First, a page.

The great American realist Edward Hopper had a remarkable gift for observation, finding strange intrigue in the most unlikely of places. Gas stations, late-night bars and quiet buildings tucked away in the wilderness all take on an enigmatic wonder through his stark, directional lighting, angular compositions and striking accents of colour. BARN RED Linen’s entrancing shade of red was a colour he would explore throughout his career, considering how this bold, seductive hue could bring enticing streaks of juicy colour into otherwise muted, pared back scenes and injecting them with the spirit of modernity.
Hopper was born in Nyack, New York in 1882 to a middle-class family who supported his early inclinations towards art. He began his artistic training as an illustrator at the Correspondence School of Illustrating in New York City, but stayed for only a year before enrolling in painting classes at the New York School of Art. Hopper studied under the American Impressionist William Merritt Chase and the artist Robert Henri – both encouraged Hopper to paint the real world around him in a direct and honest manner. After graduating, Hopper travelled throughout Europe, visiting Paris and Spain where he encountered European avant-garde styles of art including Fauvism and Expressionism. But it was the Impressionist painting of Edgar Degas and Edouard Manet that really piqued his interest, particularly the way both painters made astute, yet emotionally resonant observations of ordinary life.
In the 1910s Hopper settled in the Greenwich Village area of New York and gradually carved out a niche for himself as a painter and printmaker, but success came to him slowly; he didn’t have his first one-man show until 1920, when he was 37. Hopper increasingly spent his summers in New England from this period onwards, where the distinctive raking light began infiltrating his painting style.
The later 1920s were a defining period in Hopper’s career as a series of successful solo shows came his way. It was Hopper’s ability to capture the quiet unease of quotidian life that really captured public attention, particularly young women alone in bars and restaurants as they experienced new levels of freedom. Chop Suey, 1929, one of his most iconic works of art, documents one of the many Cantonese restaurants that were popping up on the expanding streets of New York and beyond. There is no food on the table; instead, Hopper focusses on the atmosphere of the place as streaks of white light form a theatrical spotlight in the centre table, where a young woman gazes blankly into the distance past her female companion. Beyond her, the red shop sign is a glaring beacon of electricity, a potent symbol of industrialised modernity.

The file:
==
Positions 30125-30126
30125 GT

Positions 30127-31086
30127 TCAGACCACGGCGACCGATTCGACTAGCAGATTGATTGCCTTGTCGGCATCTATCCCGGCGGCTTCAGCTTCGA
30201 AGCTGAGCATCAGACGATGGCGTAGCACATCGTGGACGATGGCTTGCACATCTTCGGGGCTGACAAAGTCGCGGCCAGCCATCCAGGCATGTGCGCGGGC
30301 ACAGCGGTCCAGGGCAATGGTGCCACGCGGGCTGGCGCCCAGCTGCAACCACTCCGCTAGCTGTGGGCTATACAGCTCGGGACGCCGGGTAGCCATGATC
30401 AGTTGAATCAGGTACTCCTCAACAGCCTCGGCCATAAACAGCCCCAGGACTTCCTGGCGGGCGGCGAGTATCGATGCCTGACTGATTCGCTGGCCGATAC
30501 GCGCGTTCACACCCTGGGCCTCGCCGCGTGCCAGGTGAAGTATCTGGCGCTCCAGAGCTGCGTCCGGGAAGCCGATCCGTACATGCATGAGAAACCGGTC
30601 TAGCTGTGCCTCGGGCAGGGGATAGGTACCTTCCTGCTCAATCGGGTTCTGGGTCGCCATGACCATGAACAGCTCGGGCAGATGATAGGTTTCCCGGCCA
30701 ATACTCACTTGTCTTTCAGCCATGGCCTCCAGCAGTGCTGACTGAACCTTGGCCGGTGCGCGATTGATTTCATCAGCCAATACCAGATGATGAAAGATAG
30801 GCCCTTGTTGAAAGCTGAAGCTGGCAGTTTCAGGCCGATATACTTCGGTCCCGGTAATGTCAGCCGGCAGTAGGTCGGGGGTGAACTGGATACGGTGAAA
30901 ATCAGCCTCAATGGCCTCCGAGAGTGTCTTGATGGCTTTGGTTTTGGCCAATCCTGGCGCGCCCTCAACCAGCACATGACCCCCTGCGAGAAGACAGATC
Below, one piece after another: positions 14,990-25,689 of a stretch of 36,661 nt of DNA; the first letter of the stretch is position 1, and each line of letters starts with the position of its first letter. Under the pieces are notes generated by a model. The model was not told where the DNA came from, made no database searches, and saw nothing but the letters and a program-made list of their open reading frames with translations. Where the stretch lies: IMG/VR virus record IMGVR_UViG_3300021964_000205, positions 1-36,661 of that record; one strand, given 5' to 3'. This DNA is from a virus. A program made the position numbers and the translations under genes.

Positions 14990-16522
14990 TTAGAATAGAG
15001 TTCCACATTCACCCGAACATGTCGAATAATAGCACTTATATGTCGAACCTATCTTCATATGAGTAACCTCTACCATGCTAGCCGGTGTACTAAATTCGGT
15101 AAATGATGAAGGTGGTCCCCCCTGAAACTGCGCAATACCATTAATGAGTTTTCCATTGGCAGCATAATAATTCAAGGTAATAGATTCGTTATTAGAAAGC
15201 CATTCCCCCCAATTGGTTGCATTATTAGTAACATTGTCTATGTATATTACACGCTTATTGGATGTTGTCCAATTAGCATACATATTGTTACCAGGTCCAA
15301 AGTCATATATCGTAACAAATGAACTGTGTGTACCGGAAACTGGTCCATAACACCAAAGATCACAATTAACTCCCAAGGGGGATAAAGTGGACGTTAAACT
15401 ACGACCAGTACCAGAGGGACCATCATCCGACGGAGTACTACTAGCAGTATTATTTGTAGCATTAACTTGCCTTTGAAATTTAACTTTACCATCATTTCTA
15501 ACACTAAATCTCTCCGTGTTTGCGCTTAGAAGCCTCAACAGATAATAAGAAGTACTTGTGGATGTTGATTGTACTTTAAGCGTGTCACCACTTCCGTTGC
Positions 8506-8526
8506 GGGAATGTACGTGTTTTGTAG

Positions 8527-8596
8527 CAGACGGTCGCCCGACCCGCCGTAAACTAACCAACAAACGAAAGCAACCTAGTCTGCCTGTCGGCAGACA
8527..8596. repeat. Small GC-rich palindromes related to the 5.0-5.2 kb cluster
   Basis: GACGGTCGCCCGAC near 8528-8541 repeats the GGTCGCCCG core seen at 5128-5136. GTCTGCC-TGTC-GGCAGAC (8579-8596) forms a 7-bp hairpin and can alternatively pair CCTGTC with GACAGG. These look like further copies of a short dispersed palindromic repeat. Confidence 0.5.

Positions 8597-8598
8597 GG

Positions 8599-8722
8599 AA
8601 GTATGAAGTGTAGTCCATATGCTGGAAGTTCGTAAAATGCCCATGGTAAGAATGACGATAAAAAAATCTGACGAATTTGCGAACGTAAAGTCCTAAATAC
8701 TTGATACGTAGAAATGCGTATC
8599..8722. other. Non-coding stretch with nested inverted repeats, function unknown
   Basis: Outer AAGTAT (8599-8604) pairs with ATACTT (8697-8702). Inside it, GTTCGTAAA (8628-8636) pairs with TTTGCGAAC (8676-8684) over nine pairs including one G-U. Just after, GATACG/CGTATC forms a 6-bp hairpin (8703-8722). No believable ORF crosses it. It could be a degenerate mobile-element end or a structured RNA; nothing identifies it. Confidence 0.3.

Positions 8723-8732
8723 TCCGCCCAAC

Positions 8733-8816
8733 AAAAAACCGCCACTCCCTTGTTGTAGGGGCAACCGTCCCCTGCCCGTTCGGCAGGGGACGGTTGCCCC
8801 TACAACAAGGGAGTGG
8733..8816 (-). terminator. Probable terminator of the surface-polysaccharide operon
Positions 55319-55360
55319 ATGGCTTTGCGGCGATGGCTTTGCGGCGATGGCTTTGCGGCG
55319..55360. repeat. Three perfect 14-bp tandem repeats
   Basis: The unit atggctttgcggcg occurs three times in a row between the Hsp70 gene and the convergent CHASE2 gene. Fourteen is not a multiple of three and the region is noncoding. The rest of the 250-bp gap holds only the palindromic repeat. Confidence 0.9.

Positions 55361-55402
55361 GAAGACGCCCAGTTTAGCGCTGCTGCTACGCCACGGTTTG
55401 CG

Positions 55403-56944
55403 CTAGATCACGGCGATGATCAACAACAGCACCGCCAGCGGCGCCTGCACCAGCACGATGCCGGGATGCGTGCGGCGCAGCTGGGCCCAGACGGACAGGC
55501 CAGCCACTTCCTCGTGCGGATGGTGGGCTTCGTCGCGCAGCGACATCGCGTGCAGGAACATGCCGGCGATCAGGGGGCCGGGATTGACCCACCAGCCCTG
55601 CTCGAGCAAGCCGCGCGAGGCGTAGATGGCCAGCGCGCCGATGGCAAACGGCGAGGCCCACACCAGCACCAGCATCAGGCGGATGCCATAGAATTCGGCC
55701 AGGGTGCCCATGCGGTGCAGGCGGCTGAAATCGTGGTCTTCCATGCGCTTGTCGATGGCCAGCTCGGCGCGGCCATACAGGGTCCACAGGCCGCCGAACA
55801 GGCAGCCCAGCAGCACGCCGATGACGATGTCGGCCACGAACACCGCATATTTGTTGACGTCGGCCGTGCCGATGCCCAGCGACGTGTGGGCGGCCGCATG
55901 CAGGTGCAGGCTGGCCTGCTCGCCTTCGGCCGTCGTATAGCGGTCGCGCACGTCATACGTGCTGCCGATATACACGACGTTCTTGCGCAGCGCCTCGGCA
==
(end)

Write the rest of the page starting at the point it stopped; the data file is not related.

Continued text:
In 1930 Hopper began spending summers with his wife Josephine in Cape Cod. This shift in location marked a new departure in Hopper’s art as he began painting the red barns scattered across the barren hillsides of Truro with geometric panels of intense, electrifyingly bright red. South Truro Post Office, 1930 was made during Hopper’s first summer visit to Truro and it captures the small red buildings nestled tightly into the surrounding landscape, a stark symbol of human life in an otherwise unspoilt wilderness, all lit up by the intense, glaring light of the American Northeast.
As his reputation grew Hopper’s paintings became increasingly focussed on marginal people or places that could just as easily be overlooked, conveying the unsettling beauty of these haunting scenes. Gas, 1940 is a desolate gas station surrounded by thick forestry, while the darkening sky curving in the distance suggests the uneasy encroachment of nightfall. But Hopper’s distinctive glossy red lights up the scene, a comforting symbol of civilization in amongst the wilderness.
Nighthawks, 1942 is Hopper’s most celebrated painting, a timeless icon of modern life as a lonely New York bar lights up the dead of night. Silent streets are crisp, cold and grey, while fluorescent lighting casts an eerie glow on the three disconnected ‘nighthawks’ inside the bar. The vibrant wine red of the woman’s dress becomes a focal point for the entire scene, placing her at the centre of this mysterious and unknown story. High Noon, 1949 also pivots around a single female, this time lingering in the doorway of a Cape Cod House as the glaring sunlight fills her surroundings. The pristine house is awash with crisp white light, but rich streaks of red stain the base and chimney beyond, injecting just a hint of enticing danger and drama into her peaceful life.